Ali-Landing began playing the violin as a toddler before deciding to switch to cello at the age of 3. Since then, she has received numerous awards and performed in several showcases including the 2013 Friends of the IPO (Illinois Philharmonic Orchestra) Rising Stars Showcase where, at age 10, she recorded the 1st movement of the Saint-Saëns Cello Concerto No.1 in A minor.

The performance of which went viral with over 53,000 YouTube views and 8 million Facebook views.

Source: This 14-Year-Old Prodigy Cellist Won A Coveted National Music Competition | BLAVITY

Serena Williams Triumphs over Sister Venus to Win Record 23rd Major Title at Australian Open

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Serena Williams lifts her trophy after defeating her sister Venus Williams in their women’s singles final match at the Australian Open in Melbourne on Jan. 28, 2017. (Mark R. Cristino / EPA)

article via chicagotribune.com

Serena Williams held up a Grand Slam winner’s trophy for the 23rd time, celebrating her unrivalled place in history, and received a congratulatory letter and a pair of custom-made shoes from Michael Jordan, the name most synonymous with No. 23.

Venus Williams got to watch from close range again, and shed tears more of joy than regret after being beaten in a major final for the seventh time by her record-breaking younger sister.

Serena won the all-Williams final, the ninth in Grand Slam history and the second in Australia, 6-4, 6-4 on Saturday.  With her record seventh Australian Open title, Serena moved ahead of Steffi Graf for the most major titles in the Open era.

When Serena sat on the court, holding both arms up to celebrate on Saturday, Venus walked over to her sister’s side of the net for a hug.  “This was a tough one,” Serena said. “I really would like to take this moment to congratulate Venus, she’s an amazing person — she’s my inspiration.  There’s no way I would be at 23 without her — there’s no way I would be at one without her. Thank you Venus for inspiring me to be the best player I can be and inspiring me to work hard.”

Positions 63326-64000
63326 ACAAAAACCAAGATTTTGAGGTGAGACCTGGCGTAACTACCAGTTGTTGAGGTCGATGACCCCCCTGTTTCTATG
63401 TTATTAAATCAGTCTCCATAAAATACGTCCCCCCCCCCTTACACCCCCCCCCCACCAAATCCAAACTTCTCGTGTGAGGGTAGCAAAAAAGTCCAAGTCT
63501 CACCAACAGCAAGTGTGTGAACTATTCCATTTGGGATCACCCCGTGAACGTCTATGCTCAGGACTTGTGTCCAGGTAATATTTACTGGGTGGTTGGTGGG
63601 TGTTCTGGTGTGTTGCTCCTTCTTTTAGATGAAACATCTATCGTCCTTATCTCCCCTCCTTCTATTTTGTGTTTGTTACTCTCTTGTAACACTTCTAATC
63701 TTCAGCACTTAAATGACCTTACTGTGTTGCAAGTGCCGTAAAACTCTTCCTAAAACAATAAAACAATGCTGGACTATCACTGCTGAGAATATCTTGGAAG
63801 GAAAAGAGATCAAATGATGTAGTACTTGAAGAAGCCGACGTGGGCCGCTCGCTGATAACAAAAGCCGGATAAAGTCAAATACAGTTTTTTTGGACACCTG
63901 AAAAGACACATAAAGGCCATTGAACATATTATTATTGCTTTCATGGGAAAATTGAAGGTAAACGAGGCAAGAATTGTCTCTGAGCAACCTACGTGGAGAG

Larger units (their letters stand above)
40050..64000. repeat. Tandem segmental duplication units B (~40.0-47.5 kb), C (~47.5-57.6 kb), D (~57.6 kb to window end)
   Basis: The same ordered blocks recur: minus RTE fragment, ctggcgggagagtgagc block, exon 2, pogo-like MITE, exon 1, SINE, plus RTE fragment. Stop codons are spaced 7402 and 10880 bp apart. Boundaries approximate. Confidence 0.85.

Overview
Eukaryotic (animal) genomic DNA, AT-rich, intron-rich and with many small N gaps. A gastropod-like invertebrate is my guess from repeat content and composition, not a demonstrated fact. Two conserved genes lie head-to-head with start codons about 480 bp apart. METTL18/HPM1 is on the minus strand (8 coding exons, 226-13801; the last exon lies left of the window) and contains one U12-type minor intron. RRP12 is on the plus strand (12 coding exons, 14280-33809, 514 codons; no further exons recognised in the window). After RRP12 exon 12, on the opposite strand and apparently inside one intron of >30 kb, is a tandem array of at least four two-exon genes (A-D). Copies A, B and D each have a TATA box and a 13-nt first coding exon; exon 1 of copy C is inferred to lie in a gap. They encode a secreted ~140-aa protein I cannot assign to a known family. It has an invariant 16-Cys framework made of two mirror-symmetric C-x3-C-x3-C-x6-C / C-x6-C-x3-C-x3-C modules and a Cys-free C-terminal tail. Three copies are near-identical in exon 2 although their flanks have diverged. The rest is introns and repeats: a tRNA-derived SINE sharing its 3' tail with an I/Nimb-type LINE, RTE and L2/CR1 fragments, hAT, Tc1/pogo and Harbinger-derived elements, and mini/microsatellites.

Asked if it felt awkward to be on the receiving end of so many losses to her sister, the 36-year-old Venus didn’t flinch.  “No, because I guess I’ve been here before,” she said. “I really enjoy seeing the name Williams on the trophy. This is a beautiful thing.”

Venus won the last of her seven majors in 2008 at Wimbledon. She didn’t make the second week of a major for a few years as she came to terms with an energy-sapping illness after being diagnosed with Sjogren’s syndrome in 2011. And she only made it back to the semifinals last year at Wimbledon.

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Queens Man Patrick Clarke Wins $5M in Lottery Scratchoff from Bodega

Lottery Winner Patrick Clarke (photo via thegrio.com)

article via thegrio.com

Patrick Clarke just won $5 million from the $10 Set for Life lottery scratch off. Clarke bought the winning ticket on December 20 at the Friendly Deli & Grocery on Saratoga Ave. in Brooklyn. “It feels good,” said Clarke. “It means I won’t have to worry so much. There will always be something to worry about, but for once, it won’t be about money.”

He said that he scratched off the winning ticket at his girlfriend’s home and then immediately began to celebrate.“I started laughing and dancing all around the house!” he said. He had to call his mother first before anyone else, because it had been her birthday present of $50 that he had used to purchase two tickets from the store that day. She at first misunderstood, thinking that when he said he “got life” that he meant he was going to prison, which sent her into worry and then confusion when Clarke tried to explain that he had won the lottery.

“At first she didn’t believe me,” Clarke said. “She said ‘stop playing with me.’”Clarke is not sure what he will do with his winnings, but he said that he will likely keep his job at the airport.

To read more, go to: Queens man wins $5M in lottery scratchoff from bodega | theGrio

Know Any Young Heroes? Nominate Them for a $5,000 Gloria Barron Prize

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Mary-Pat, a 2015 Gloria Barron Prize Winner and Founder of Think Twice Campaign (photo via barronprize.org)

article by Lori Lakin Hutcherson (@lakinhutcherson)

The Gloria Barron Prize for Young Heroes celebrates inspiring, public-spirited young people from diverse backgrounds all across North America. Established in 2001 by author T.A. Barron, the Barron Prize annually honors 25 outstanding young leaders ages 8 to 18 who have made a significant positive impact on people, their communities, or the environment.logo-horiz-green-blue-300

The top fifteen winners each receive $5,000 to support their service work or higher education.  Applications are accepted online only and are due by April 15, 2017.